Meanwhile, the Netherlands announces its pledge; Germany clarifies its conditions; and Italy is asked to reconfirm its commitment
An independent panel commissioned by the Australian government to review the country's aid programmes says that "Australia is generally favourably disposed towards the Global Fund" and that there is "a case for a substantial increase in core funding to the Global Fund given its strong focus on results."
The panel noted that the United Kingdom's multilateral review rated the Global Fund as being very good value for money, praising its focus on results and strong commitment to transparency. (See GFO article on the U.K. review.)
The panel noted that the Global Fund "has been criticised for not giving enough attention to strengthening health systems and is rectifying this, though more needs to be done."
In 2010, Australia announced a new three-year US$203 million commitment, a 55% increase on its previous three-year pledge.
The Global Fund's mid-term replenishment meeting will likely be held in Australia in March 2012. This is the meeting that takes place in the middle of each replenishment period, at which the Global Fund provides an update on its needs and what it has received, and donors sometimes agree to additional or modified pledges.
... The Netherlands announced that it is pledging €163.5 million (US$232 million) to the Global Fund for 2011-2013. In US dollar terms, this is less than the previous three-year pledge from the Netherlands, and less than the Global Fund had been expecting. However, as the Global Fund noted in a press release, the latest pledge comes at a time when the Netherlands has reduced its overall budget for development assistance. The Netherlands is the tenth largest donor to the Global Fund, and has been among the most generous in terms of its contributions (as a percentage of gross national income). Since the Global Fund was created in 2002. the Netherlands has pledged more than €648 million, including this latest pledge.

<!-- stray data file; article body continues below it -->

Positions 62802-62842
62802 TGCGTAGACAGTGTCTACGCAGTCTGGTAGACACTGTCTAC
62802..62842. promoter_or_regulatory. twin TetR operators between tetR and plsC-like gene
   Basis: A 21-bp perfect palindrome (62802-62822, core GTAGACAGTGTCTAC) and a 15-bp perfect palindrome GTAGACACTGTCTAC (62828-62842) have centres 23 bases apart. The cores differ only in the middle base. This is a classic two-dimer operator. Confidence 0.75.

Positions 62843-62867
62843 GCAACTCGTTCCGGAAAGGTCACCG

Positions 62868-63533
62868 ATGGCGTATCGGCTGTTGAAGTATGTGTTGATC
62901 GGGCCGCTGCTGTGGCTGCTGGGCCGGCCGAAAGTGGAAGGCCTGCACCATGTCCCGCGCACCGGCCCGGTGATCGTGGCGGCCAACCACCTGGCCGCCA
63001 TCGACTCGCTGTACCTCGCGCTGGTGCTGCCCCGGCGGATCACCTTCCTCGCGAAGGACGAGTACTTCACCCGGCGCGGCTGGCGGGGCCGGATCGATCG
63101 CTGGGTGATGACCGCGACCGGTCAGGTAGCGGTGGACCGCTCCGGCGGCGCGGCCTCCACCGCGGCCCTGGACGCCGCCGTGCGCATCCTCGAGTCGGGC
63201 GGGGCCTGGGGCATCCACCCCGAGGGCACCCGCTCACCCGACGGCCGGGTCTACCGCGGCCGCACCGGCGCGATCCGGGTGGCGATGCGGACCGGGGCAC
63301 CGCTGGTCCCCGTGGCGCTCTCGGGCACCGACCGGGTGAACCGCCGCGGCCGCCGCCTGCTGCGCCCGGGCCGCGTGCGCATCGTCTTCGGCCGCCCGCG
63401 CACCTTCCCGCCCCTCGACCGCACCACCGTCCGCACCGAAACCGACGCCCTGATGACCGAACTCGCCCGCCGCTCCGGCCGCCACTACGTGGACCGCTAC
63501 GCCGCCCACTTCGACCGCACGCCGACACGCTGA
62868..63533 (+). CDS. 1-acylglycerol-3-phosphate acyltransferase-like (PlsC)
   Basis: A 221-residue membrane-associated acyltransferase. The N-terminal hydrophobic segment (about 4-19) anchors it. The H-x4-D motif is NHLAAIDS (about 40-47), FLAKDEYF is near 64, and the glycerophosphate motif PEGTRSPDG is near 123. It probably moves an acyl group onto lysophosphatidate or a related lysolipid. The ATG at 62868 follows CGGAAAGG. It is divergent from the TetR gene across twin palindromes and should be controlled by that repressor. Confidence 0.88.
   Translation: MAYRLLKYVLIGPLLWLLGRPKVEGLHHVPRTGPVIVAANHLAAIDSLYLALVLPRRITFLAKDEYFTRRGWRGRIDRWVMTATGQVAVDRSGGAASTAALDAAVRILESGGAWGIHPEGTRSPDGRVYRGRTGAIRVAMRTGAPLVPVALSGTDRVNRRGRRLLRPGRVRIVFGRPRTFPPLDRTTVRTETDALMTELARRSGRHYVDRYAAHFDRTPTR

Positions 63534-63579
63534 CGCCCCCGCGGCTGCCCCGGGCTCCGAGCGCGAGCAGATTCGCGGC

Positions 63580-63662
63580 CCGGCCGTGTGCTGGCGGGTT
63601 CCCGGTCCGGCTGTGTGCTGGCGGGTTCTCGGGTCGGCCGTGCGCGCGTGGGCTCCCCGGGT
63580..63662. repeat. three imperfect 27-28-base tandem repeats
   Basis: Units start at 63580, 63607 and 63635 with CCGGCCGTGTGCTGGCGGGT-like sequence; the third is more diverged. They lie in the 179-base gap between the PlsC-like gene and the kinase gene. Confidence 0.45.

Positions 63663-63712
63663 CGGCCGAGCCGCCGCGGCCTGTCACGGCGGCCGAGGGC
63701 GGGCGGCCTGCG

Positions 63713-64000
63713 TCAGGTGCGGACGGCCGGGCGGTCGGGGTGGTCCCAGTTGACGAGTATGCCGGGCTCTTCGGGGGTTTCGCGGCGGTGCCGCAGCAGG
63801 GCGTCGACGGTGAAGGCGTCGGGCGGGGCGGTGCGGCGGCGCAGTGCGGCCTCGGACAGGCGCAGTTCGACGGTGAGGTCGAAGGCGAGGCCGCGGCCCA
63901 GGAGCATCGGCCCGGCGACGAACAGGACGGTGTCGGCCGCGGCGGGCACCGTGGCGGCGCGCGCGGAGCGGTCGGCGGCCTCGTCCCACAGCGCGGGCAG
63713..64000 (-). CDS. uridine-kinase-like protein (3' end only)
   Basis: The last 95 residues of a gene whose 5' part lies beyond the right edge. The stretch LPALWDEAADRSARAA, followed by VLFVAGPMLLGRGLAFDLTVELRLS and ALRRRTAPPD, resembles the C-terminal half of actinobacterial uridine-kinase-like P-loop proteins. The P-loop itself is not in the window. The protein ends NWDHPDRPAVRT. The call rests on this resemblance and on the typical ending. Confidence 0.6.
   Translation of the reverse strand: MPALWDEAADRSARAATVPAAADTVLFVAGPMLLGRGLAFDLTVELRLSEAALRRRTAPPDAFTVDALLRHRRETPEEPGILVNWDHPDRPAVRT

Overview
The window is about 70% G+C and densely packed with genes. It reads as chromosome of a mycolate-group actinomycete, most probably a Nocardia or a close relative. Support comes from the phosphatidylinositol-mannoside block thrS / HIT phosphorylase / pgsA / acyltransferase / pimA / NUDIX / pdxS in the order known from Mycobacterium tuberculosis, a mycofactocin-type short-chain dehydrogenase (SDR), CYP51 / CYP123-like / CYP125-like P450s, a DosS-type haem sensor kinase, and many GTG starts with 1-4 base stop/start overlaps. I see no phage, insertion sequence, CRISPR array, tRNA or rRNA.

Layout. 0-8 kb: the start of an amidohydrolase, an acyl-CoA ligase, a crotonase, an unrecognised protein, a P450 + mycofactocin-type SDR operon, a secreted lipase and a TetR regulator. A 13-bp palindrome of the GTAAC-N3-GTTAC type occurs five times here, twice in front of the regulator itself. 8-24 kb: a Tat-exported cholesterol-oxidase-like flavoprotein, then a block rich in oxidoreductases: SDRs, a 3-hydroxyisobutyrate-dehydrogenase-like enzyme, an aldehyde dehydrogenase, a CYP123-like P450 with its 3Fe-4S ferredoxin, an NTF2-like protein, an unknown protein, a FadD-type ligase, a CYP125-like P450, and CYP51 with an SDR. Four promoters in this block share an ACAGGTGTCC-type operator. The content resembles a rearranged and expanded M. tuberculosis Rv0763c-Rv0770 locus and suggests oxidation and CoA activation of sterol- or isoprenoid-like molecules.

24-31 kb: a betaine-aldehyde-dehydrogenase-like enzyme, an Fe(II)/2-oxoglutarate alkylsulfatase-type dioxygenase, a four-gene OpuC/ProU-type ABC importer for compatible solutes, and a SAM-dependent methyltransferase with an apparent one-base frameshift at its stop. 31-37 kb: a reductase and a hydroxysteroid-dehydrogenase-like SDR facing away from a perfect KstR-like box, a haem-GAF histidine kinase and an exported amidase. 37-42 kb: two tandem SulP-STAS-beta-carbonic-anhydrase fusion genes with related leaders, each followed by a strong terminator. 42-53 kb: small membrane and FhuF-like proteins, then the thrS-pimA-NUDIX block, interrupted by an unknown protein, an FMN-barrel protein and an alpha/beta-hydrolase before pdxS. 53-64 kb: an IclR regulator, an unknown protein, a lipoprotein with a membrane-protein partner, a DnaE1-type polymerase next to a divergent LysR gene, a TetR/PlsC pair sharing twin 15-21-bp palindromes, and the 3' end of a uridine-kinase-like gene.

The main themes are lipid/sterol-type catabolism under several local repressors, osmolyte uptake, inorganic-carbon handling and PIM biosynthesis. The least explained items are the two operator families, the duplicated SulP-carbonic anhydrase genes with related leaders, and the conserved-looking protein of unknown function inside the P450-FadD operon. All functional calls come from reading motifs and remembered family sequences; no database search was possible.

... As reported in GFO 152, Germany has released the first half of its promised €200 million 2011 contribution to the Global Fund. Germany attached a condition to the release of the funds - namely, that the money is to be used only in countries where international organisations, such as the U.N. Development Programme (UNDP), are responsible for implementing the programmes. The Global Fund said that it will work with Germany to clarify the conditions, but that the Fund is "bound by a basic principle that public donors cannot restrict their contributions to specific recipients."
... In Italy, the Italian Civil Society Forum on HIV/AIDS drafted an open letter to Italian Prime Minister Silvio Berlusconi, urging him to reconfirm "the Italian historical commitment to the Global Fund." The Italian Government has not yet disbursed its promised 2009 and 2010 contributions to the Global Fund, and has not yet announced any pledge for 2011-2013.
Information for this article was taken from the report "Independent Review of AIDS Effectiveness," Australian Government, April 2011; from "Stronger Poverty Focus an Encouraging Sign for Aid Increase," press release, Results International (Australia), 14 July 2011; from "Global Fund Welcomes the Netherland's Decision to Commit €163.5 Million," Global Fund, press release, 15 July 2011; from "Global Fund Welcomes Germany's Decision to Renew Funding," Bankkaufmann.com, online, 1 July 2011; from "Germany to Restore Half of Global Fund Donations Withheld Earlier This Year," NewsMedical, online, 6 July 2011; and from "Italy Fund the Global Fund," Aids Action Europe, online.